"Hay belly is most likely the result of feeding a poor quality forage source. The large intestine retains the poor quality forage longer than a better quality forage source in an attempt to try and absorb as much nutritional value from it as possible. This is what gives the horse the large belly appearance. If the horse is fed better quality forage the large intestine will gradually become less distended and the hay belly will disappear."
That came from here, https://www.coursera.org/browse/health/animal-health , it was a question and answer period after the course was instruction finished...
This is online courses of study about animal health, equine specific...

Now the other piece of that is....in the early 80's beet pulp came on the radar of many horse owners to feed their animals. At that time beet pulp was used to fatten cattle, add the pounds to tip the scale as the cattle were being dressed, weight pumped on them fast and quick...
So, horse owners thought, fast weight gain and cheap our horses will look great.
Major backfire...horses gained weight...right in the belly, a cheap hay belly on so many of them cause it was not a higher protein level that horses needed versus what a cow with their ruminant stomachs could digest with better results...
So many here swear by feed pounds of beet pulp instead of, in place of ...it won't do you wrong...
I beg to differ cause I saw what it can do...
I don't know what you feed your horses, often hay rolls unless specifically rolled for horse hay...is lower quality cow hay and you get ...hay belly. Farmers sell rolls of hay "Its been barn stored so horse hay...no horse hay is better quality than cow hay if you have a good haymen he not mix his improved with his average field grass grown..."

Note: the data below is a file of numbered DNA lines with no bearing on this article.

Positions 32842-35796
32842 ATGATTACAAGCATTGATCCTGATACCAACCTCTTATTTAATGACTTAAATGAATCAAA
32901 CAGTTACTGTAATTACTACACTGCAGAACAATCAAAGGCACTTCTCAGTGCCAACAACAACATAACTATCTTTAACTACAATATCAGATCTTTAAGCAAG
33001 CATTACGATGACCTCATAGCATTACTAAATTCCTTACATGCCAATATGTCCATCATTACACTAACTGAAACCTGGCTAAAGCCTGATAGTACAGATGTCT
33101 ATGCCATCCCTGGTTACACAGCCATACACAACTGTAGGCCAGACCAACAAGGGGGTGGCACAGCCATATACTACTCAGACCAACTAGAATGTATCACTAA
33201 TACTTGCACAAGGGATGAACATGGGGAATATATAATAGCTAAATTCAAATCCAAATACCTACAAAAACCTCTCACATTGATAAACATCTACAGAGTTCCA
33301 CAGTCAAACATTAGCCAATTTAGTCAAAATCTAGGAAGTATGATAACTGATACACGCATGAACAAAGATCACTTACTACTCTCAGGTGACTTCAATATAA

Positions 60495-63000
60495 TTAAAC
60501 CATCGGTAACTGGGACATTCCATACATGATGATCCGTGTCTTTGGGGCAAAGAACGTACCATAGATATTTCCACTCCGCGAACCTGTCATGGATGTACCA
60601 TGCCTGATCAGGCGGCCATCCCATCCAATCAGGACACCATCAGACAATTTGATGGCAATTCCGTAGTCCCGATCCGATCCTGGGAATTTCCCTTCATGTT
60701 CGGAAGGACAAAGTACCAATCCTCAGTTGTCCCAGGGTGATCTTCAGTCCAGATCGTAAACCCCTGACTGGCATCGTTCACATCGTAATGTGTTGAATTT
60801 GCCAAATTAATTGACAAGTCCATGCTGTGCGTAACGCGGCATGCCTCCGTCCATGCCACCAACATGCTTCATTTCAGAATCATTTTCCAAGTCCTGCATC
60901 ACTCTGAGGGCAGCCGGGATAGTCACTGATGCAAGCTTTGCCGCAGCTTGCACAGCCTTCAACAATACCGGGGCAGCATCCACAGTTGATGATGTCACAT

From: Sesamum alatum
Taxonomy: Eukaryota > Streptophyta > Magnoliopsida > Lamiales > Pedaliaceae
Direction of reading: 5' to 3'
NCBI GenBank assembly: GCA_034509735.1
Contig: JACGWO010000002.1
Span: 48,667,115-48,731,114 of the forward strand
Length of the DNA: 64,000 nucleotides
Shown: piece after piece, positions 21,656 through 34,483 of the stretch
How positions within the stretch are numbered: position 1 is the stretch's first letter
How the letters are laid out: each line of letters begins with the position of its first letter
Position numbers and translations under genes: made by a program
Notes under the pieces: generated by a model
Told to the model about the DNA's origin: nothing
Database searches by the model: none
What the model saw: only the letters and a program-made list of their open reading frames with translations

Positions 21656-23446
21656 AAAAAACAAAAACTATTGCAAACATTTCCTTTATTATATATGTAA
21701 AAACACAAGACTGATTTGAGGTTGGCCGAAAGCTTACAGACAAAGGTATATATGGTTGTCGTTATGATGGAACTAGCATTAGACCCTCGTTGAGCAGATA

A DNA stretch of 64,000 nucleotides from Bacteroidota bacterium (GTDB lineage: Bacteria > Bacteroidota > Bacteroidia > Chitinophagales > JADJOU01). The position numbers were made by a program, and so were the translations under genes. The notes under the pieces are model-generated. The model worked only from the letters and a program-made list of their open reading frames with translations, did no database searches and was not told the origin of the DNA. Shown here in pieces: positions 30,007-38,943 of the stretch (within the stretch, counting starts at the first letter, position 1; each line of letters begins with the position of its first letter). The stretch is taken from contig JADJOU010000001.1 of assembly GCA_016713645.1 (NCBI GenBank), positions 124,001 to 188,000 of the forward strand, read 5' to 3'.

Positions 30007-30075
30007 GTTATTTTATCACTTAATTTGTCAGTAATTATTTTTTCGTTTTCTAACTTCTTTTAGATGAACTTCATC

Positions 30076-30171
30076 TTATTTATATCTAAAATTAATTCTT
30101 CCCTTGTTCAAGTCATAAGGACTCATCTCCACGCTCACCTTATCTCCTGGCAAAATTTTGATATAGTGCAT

I speak of this as first-hand experience learned...one of the barns I worked at did this...we cut back on the feed bill but ended up with a bunch of boney-backed, wide bellied, waddling horses...not so nice.
For this reason, you won't catch a bag of beet pulp in my barn, in any form!.
You will find it in my feed cause it is processed and to me that means a ton of difference in the product and what that product accomplishes..as part of a recipe of ingredients.
:runninghorse2:...
 

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Discussion Starter · #5 ·
So, this is the barn owner who brought this hay in. She told me it was Tifton hay, whereas they had been getting coastal Bermuda grass hay before. I'm sure she got this stuff because it was cheaper than what she was feeding before. Like I said, when I bring them in I give them alfalfa hay now (I had tapered it off in the spring because they were all either at a good weight or too fat), but given that they spend most of their day out in the pasture eating that hay, I'm not sure how much difference I'm making. I will say that Moonshine was losing a bit of topline as well, which started maybe a couple of months ago.